3. Be honest with others. No, don’t dump you emotions on them, but do speak to them and let them know how you feel. Because it is how you feel, accept responsibility for your feelings (they are your feelings, not theirs, so even if you think they are the cause of them, they are your feelings). In other words, don’t blame. Rather use language like, ‘When you said… I felt….’ rather than ‘You said… and therefore…’
  4. Take a deep breath. Thomas Jefferson advised, ‘When angry, speak to ten before you speak; if very angry, a hundred.’ While taking the deep breath or counting to a hundred, ask ‘whose problem is this.’ Very often we will realise that we are being dumped upon by another broken person (and aren’t we all broken). The problem might lie in their hurts from the past. We should feel for them, rather than feel we have to take on their agenda for us. Ironically, an angry outburst from another might lead us to a deeper compassion for them, rather than a need to retaliate in kind. Of course, whilst counting we might realise their anger is fully justified. If so, face that, and apologise.

Be willing to claim your future

Anger, especially when it takes the form of rage, is often the result of feeling powerless. The anger is usually a futile attempt to regain control. It often goes back to our earliest years. The child throwing a tantrum at the supermarket is desperate to get out of shopping and to be back home again – but really can’t make that happen. The resulting tirade is an overflow of the angst that results from the impotence to do anything.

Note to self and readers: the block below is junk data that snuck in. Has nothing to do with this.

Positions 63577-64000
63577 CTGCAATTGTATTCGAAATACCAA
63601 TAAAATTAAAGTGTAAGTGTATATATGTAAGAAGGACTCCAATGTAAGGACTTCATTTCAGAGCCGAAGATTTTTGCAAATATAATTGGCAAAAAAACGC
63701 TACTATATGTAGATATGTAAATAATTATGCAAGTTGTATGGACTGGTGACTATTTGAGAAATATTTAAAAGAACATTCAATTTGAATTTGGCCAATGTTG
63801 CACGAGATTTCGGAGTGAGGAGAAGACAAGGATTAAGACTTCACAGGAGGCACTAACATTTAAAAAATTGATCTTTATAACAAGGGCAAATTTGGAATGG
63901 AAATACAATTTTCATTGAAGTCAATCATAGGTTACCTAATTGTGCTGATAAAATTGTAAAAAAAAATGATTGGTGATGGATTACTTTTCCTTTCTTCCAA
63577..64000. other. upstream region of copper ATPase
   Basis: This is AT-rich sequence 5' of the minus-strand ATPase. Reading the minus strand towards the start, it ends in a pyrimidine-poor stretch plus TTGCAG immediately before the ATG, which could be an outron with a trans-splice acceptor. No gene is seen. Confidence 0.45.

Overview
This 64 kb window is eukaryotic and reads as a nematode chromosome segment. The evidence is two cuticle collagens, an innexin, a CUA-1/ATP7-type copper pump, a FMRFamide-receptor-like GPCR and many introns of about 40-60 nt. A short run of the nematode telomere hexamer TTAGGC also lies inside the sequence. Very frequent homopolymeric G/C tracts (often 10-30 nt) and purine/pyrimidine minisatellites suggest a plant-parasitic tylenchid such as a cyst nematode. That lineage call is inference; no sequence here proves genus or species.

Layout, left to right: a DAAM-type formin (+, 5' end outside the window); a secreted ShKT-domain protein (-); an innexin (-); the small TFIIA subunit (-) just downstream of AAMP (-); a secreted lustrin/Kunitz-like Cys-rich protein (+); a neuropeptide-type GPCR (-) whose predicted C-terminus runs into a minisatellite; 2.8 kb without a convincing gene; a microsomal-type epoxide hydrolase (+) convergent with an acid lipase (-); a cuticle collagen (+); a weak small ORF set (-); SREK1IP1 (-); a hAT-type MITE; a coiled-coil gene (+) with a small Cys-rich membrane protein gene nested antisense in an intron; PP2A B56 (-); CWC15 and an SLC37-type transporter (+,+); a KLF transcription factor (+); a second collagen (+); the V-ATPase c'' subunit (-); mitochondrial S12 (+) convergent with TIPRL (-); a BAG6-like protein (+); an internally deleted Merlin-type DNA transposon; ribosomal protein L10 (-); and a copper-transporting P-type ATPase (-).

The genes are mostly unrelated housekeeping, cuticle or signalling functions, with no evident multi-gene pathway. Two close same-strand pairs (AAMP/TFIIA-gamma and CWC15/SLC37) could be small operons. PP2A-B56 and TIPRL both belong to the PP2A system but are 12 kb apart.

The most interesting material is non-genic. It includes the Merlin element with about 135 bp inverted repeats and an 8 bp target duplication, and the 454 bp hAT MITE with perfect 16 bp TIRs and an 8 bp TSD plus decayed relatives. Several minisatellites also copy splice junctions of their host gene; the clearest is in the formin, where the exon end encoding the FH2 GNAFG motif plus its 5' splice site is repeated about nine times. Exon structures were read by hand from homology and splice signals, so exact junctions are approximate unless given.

Strangely the way forward is often an act of resignation. It is about breathing deeply and facing a difficult but fundamental truth – this I cannot control… and welcoming rather than fighting this realisation. Indeed, it can be liberating. There are many things in life that we cannot control. We can’t control the day of our birth or death. We had no say in the family we were born into, nor its location, economic status and cultural commitment. We were born into a story that started long before us and its contours have a huge impact upon us. We can rage against the injustice of this – or embrace this as an act of providence – somehow part of God’s wider plan, no matter how obscure or how difficult it might seem to be. Ironically when we accept the many things we cannot change, we often become free to notice the things that do lie within our power. Sometimes our rage at what we can’t do blinds us to the huge range of options within our grasp. It is about accepting a complex truth – there are so many things that I cannot control, but I am not a victim. There are still lots of choices I can make – and I can decide if those choices will be life serving or destructive. Furthermore, if I have placed my trust and confidence in Christ, a wider truth covers me. Whatever the complexity of the present, my future is secure with Christ. The Apostle Paul is right – nothing can separate us from the love of God found in Christ Jesus our Lord (Romans 8:39). And nothing actually means nothing

No, I don’t think this post is going to answer every question – but here’s hoping that it points in a helpful and hopeful direction.

As always, nice chatting…